Adventures in the Forgotten Realms is the most recent set for Magic, and it’s chocked full of D&D flavor and some pretty wild cards. Let’s take a look at the top 10 most valuable cards of Forgotten Realms… for now!
10. Treasure Vault
Treasure Vault looks rather innocuous on first glance. A land that cashes into basically more “temporary lands,” aka Treasure, is interesting but unexciting. However, as Andrea Mengucci noted, it’s basically just another Darksteel Citadel for Modern Affinity and beyond. Also, as a Commander aficionado with an unhealthy love for utility lands, you can expect this to pop up in Magda, Brazen Outlaw decks or anything looking for a critical mass of artifacts. May I suggest an Academy Manufactor on the side?
9. Asmodeus the Archfiend
“Big Demons with insane activated abilities” have a rather long history in Magic. To believe we started with Lord of the Pit being a big, expensive Demon with a drawback. Now, we have Griselbrand, Vilis, Broker of Blood, Razaketh, the Foulblooded and now Asmodeus the Archfiend.
Of course, “BBB: Draw seven cards” has a lot of draw power on its own, but like a classic D&D Demon, it has some fine print. Asmodeus enjoys gatekeeping your draws, but even paying BBBB to draw seven and lose seven is strong. If you really want to go ham, you can sacrifice him with the draw ability on the stack or cage him up with Mairsil, the Pretender.
8. Grand Master of Flowers
Grand Master of Flowers is possibly the strongest planeswalker in the set and he has a rather unique set of abilities. He becomes an unstoppable Dragon force to be reckoned once he reaches seven loyalty, all while still activating his loyalties abilities without the pesky planeswalker drawbacks. The Grand Master can surely be a player in Standard, but whether he’ll have longevity in eternal formats is yet to be seen. Regardless, this is certainly a unique card and worth considering in a few decks.
7. Circle of Dreams Druid
Circle of Dreams Druid is a cheeky smirk to the Reserved List, doing a nice little Gaea’s Cradle impression while tacked onto a very relevant creature type. Outside of Commander players clamoring for a replacement to the Cradle, this seems like a real powerhouse alongside Quirion Ranger and Wirewood Symbiote in Elf decks across formats.
Also, the striking art style may look familiar, as may the last name of the artist. It’s (somewhat) of a coincidence, but Sam Guay was a student of famed Magic artist Rebecca Guay, although there’s no familial relation there.
6. Inferno of the Star Mounts
Shivan Dragon got a bit of an upgrade. Even at its base level, a 6/6 flying, haste creature that can’t be countered is rather strong and will probably clobber your control opponents at least once. However, if you can generate a ton of red mana, perhaps with Leyline Tyrant, this is willing to do some serious overkill. Commander players will be giddy to find something to dump their Mana Geyser into while other formats may enjoy a Chandra, Awakened Inferno-esque red finisher.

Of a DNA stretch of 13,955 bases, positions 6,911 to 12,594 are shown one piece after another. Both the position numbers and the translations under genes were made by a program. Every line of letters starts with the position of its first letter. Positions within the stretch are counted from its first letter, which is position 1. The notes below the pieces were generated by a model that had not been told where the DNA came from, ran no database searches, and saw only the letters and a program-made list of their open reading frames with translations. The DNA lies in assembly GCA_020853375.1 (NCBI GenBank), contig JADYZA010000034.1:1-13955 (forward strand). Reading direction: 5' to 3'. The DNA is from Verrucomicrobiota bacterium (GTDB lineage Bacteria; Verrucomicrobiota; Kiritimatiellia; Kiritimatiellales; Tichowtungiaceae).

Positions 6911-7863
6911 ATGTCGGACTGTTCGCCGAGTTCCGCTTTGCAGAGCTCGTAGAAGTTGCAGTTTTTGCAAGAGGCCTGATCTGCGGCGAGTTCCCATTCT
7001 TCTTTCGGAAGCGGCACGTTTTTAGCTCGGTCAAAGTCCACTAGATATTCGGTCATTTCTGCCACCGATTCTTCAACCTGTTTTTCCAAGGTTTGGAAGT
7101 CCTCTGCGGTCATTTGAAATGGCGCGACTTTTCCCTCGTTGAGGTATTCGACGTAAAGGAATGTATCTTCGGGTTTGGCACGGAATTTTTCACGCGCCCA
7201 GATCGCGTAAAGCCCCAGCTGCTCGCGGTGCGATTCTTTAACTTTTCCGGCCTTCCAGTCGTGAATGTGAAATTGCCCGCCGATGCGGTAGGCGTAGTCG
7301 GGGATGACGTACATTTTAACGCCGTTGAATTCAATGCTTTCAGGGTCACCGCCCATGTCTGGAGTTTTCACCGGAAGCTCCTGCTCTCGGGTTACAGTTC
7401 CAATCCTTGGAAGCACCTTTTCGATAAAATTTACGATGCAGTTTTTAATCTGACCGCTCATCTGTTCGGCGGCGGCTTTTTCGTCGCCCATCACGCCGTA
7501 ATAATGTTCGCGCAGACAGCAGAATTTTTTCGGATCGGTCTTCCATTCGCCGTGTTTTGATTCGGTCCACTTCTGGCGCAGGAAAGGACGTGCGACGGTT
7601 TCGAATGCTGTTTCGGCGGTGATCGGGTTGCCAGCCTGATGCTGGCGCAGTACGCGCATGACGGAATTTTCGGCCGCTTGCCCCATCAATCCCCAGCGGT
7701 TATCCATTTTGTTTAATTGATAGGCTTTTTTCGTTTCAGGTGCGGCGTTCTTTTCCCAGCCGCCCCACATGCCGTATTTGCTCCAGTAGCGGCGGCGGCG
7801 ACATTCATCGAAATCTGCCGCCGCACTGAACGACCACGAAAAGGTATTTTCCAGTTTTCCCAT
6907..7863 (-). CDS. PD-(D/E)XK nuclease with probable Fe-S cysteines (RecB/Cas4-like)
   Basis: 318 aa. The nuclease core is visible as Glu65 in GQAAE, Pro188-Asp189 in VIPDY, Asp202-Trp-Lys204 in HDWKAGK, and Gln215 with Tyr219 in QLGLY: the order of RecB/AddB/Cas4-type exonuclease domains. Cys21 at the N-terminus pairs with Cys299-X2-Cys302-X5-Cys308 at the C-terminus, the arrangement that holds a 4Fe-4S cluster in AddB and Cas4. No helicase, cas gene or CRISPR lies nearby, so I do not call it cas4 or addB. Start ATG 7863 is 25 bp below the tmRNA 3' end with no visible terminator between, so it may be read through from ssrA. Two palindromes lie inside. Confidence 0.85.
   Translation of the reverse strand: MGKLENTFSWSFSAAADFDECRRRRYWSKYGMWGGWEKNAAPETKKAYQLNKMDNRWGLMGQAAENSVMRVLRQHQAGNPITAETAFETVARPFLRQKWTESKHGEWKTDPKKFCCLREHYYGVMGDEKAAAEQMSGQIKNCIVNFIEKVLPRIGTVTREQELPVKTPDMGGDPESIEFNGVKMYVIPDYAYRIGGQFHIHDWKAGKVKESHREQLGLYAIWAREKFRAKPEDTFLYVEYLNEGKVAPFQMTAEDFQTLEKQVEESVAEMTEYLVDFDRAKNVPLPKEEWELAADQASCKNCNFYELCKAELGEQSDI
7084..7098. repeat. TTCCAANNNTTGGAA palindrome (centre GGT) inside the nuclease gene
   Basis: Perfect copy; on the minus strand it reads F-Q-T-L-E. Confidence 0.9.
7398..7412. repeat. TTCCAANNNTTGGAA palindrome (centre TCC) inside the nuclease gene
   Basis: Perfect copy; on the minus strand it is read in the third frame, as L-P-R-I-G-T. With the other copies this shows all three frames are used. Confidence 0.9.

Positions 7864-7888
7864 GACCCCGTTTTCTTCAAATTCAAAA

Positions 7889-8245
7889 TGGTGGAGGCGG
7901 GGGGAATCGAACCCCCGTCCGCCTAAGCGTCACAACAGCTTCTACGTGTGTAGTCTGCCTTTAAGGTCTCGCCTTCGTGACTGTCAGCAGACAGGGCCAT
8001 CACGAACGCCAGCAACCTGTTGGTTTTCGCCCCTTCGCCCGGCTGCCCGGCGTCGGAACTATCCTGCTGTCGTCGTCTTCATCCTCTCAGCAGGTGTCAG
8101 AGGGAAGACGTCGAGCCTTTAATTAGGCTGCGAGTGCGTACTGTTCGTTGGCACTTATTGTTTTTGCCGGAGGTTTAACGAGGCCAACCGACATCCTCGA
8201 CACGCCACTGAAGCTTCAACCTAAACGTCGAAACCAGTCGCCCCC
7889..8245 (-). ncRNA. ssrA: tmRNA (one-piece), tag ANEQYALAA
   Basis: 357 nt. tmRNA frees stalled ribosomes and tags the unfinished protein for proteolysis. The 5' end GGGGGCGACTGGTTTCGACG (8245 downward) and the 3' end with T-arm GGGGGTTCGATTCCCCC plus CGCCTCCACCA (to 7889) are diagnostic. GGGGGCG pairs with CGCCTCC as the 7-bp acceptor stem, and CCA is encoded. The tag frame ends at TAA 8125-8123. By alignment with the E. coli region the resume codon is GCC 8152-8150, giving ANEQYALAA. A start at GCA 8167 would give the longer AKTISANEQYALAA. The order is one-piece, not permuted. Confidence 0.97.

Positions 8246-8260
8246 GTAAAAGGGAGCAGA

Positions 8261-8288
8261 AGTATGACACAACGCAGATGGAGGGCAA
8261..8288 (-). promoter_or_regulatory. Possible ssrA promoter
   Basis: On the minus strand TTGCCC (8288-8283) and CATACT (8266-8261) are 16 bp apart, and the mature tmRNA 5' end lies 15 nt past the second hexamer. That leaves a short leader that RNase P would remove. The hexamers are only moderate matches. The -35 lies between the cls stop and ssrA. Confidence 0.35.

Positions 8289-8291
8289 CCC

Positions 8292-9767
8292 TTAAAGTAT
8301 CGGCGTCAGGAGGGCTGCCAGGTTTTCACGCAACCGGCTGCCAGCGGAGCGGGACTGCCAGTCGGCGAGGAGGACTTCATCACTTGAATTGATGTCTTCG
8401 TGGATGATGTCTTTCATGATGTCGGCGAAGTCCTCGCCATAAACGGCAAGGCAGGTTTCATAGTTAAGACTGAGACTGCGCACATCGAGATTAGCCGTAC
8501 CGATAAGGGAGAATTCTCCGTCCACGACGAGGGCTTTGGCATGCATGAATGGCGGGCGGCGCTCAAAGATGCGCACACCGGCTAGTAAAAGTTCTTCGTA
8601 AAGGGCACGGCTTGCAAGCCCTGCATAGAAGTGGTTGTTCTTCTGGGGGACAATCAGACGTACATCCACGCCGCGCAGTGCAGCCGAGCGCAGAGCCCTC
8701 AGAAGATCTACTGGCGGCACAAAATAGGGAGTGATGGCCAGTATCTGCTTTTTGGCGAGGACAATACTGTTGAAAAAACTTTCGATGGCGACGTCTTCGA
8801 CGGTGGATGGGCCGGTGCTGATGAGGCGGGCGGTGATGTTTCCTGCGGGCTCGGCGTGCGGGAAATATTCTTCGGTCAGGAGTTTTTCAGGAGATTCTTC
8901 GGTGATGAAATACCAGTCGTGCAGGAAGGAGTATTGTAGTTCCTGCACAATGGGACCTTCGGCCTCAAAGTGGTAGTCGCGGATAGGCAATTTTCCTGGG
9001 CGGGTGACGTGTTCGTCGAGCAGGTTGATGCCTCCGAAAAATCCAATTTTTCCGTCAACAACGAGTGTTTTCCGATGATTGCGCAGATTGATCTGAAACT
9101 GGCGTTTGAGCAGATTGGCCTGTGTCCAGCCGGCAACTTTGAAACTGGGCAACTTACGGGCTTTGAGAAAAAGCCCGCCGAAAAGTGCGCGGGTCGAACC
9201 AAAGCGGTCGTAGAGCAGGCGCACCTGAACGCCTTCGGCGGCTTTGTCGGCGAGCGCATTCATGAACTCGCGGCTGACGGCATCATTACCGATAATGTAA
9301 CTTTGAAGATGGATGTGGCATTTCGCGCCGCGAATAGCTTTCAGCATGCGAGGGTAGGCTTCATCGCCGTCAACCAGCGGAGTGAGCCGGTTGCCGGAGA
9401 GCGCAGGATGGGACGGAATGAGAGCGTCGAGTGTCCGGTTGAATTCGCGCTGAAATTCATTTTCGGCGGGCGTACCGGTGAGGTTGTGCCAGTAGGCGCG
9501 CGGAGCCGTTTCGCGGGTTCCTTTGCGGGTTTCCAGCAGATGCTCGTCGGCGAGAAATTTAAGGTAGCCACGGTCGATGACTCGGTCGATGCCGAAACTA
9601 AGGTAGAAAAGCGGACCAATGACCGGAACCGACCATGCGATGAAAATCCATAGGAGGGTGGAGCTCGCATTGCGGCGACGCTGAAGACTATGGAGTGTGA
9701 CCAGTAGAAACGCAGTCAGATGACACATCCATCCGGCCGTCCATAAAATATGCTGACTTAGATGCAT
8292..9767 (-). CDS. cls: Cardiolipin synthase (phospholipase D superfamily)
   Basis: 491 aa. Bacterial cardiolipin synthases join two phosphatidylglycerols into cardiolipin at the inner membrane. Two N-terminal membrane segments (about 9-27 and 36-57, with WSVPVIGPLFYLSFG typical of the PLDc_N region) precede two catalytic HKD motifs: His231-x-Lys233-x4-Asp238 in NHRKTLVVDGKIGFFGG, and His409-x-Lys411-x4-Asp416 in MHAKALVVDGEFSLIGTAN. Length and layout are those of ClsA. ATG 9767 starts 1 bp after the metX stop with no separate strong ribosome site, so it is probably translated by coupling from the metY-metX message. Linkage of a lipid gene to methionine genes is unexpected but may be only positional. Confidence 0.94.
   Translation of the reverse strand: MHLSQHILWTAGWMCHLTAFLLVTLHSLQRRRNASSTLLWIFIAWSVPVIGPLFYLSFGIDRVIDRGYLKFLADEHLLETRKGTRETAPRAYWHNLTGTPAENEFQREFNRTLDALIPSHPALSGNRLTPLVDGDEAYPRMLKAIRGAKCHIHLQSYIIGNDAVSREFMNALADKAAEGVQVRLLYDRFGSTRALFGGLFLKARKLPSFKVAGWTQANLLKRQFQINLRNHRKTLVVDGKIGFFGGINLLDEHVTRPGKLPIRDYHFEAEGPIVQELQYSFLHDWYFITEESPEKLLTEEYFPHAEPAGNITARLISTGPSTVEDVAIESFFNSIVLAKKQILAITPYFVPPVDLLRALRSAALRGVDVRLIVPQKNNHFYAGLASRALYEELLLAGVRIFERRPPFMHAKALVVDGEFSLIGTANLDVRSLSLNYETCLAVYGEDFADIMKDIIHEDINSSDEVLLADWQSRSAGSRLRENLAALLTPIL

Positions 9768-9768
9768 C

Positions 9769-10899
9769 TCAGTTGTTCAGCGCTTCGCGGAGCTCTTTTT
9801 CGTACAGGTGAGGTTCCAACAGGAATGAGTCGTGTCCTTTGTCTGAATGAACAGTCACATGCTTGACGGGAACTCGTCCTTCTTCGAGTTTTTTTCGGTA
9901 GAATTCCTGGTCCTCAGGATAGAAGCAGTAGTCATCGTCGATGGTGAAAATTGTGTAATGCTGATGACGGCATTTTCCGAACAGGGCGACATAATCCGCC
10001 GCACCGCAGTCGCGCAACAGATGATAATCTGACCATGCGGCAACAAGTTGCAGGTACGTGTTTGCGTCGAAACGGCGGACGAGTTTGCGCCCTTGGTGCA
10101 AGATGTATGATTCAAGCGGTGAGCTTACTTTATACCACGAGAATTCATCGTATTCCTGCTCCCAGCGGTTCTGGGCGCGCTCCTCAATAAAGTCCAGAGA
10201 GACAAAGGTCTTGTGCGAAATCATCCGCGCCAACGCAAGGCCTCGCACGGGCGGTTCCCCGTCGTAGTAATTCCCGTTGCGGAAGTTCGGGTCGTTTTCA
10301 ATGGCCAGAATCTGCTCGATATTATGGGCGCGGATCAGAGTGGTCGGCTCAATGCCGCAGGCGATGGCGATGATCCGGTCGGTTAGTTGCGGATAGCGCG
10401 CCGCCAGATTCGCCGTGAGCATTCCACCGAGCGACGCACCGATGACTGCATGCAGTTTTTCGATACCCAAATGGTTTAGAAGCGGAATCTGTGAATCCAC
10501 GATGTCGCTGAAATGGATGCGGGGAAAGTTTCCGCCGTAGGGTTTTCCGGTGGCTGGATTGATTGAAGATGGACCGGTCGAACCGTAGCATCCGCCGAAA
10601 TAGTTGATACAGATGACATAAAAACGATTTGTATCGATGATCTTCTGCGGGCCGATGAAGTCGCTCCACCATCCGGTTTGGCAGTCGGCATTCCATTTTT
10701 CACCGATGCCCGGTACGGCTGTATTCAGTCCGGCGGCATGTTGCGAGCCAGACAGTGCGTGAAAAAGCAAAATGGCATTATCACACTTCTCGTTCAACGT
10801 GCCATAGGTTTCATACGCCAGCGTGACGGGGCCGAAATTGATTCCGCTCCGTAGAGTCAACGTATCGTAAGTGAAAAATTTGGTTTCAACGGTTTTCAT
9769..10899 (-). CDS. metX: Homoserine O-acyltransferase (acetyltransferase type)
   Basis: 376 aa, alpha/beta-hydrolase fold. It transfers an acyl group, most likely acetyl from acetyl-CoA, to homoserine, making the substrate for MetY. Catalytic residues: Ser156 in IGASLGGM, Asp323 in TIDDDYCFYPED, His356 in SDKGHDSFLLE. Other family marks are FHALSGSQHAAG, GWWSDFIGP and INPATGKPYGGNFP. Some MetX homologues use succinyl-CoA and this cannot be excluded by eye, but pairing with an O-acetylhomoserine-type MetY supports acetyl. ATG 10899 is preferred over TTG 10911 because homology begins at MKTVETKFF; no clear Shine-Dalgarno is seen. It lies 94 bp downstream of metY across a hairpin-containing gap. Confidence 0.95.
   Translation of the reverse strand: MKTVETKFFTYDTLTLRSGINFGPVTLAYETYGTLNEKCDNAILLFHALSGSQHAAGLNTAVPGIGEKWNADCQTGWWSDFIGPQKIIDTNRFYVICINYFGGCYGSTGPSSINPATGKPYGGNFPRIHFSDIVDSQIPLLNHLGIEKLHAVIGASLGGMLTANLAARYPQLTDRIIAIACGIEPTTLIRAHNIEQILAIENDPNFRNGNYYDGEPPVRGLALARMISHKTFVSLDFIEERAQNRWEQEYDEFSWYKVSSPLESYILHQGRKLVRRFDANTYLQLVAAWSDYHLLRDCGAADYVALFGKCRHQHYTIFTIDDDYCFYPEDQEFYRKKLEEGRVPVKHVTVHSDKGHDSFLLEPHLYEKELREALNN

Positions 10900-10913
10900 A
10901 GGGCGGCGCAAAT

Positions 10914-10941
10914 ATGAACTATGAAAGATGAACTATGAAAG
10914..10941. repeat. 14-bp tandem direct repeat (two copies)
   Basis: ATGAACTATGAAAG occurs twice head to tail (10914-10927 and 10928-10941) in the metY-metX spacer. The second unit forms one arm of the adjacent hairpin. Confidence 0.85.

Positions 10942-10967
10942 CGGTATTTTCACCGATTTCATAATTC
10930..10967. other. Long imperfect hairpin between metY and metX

5. Iymrith, Desert Doom
I’m not sure if this is the doom coming from the desert or if this card is dooming deserts, but that’s neither here nor there. What is interesting is that this card is pretty close to Dragonlord Ojutai, which was a major player in its Standard format. In general, this card is pretty above rate for a blue creature, so it’s definitely worth trying in Standard or beyond.
4. Old Gnawbone
This article should really be named “Why You Should Buy Every Copy of Academy Manufactor You See,” but that’s a bit roundabout. Treasure Toski here can make insane amounts of Treasure, which can either cast gigantic spells or be used for a bevy of artifact effects. If you have a decent board, Old Gnawbone can often replace itself mana-wise the turn it comes in, and “free” creatures are something to keep an eye on.
3. Lolth, Spider Queen
A planeswalker that gains loyalty through creatures dying is dangerous, and it’s not unreasonable to be able to ultimate her the turn she comes into play. Lolth also draws cards and protects herself, all of which are signposts for powerful planeswalkers. Six mana is a lot, but the amount of value she can generate is undeniable.
If you want a condensed way to view if a card is powerful, just check if it A) interacts favorably with instants and sorceries or B) recurs itself. Demilich does both, with some Arclight Phoenix and Dreadhorde Arcanist vibes throw in. All of these elements points to a card with a ton of potential, and Demilich could very well break through formats even as old as Legacy.
Tiamat is one of the most iconic monsters in all of D&D as the queen of evil dragons. This card does a very motherly impression as well, fetching up a swarm of Dragons on top of a massive, flying body. Commander has taught us that Dragons are everyone’s favorite tribe, and Tiamat could very well challenge The Ur-Dragon (or its Scion) as the best Dragon commander. Dragons in general rarely depreciate in value, and expect a lot of Seto Kaiba fans to be clamoring for a Tiamat in their decks.